Food and Behaviour Research

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Curcumin boosts DHA in the brain: Implications for the prevention of anxiety disorders.

Wu A, Noble EE, Tyagi E, Ying Z, Zhuang Y, Gomez-Pinilla F (2015) Biochim Biophys Acta.  1852(5) 951-61 

Web URL: Read more and find related articles on the pubmed website here


Dietary deficiency of docosahexaenoic acid (C22:6 n-3; DHA) is linked to the neuropathology of several cognitive disorders, including anxiety

DHA, which is essential for brain development and protection, is primarily obtained through the diet or synthesized from dietary precursors, however the conversion efficiency is low. 

Curcumin (diferuloylmethane), which is a principal component of the spice turmeric, complements the action of DHA in the brain, and this study was performed to determine molecular mechanisms involved.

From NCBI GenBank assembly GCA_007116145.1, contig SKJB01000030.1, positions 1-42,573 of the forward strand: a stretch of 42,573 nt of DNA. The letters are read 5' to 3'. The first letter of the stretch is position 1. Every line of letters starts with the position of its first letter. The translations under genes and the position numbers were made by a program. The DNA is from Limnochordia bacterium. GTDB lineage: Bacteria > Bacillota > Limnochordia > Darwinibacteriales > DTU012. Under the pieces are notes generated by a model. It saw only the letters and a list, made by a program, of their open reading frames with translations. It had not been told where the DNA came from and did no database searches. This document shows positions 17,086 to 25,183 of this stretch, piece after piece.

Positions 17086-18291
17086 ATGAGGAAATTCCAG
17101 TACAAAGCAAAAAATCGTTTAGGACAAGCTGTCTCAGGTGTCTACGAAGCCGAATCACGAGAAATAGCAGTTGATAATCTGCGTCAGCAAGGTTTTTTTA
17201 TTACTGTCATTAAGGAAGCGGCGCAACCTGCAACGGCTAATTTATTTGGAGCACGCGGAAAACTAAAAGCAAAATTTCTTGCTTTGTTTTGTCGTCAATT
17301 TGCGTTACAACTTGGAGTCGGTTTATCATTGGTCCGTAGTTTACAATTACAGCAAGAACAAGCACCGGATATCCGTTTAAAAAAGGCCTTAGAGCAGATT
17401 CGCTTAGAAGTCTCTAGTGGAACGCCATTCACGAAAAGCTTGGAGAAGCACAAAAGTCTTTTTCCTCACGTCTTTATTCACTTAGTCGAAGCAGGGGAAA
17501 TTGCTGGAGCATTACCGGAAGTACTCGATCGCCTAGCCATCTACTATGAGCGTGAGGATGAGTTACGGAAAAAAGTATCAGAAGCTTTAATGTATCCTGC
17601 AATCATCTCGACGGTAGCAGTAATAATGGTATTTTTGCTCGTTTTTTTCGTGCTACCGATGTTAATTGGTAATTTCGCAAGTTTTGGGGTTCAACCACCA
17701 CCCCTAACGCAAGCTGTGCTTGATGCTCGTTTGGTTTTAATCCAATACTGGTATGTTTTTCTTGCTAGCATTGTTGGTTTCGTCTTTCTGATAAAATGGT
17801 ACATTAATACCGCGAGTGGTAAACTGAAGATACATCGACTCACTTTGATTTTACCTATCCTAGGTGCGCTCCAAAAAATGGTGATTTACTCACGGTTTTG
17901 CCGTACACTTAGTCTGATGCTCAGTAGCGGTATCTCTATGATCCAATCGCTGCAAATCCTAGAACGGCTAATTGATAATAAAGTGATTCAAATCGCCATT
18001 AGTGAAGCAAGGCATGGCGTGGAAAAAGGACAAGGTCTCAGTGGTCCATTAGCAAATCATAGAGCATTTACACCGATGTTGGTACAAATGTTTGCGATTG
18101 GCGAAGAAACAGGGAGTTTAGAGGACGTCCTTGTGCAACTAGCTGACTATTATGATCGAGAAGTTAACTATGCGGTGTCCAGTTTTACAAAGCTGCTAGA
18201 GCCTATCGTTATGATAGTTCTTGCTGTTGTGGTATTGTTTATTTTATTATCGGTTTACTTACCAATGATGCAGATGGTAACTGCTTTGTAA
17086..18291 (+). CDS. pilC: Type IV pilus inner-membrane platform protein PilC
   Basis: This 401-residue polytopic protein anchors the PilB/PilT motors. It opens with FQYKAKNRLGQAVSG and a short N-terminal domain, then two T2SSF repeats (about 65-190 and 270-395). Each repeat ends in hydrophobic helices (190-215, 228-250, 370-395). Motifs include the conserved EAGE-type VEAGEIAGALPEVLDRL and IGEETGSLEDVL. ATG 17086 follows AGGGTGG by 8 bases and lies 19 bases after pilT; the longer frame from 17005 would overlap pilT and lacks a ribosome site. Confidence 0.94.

We report that 
curcumin enhances the synthesis of DHA from its precursor, α-linolenic acid (C18:3 n-3; ALA) and elevates levels of enzymes involved in the synthesis of DHA such as FADS2 and elongase 2 in both liver and brain tissues.
Furthermore, in vivo treatment with 
curcumin and ALA reduced anxiety-like behavior in rodents.

Taken together, these data suggest that 
curcumin enhances DHA synthesis, resulting in elevated brain DHA content.

These findings have important 
implications for human health and the prevention of cognitive disease, particularly for populations eating a plant-based diet or who do not consume fish, a primary source of DHA, since DHA is essential for brain function and its deficiency is implicated in many types of neurological disorders.


Please view the related news item here: 

07 April 2015 - Nutraingredients - Dietary curcumin may boost brain DHA: Study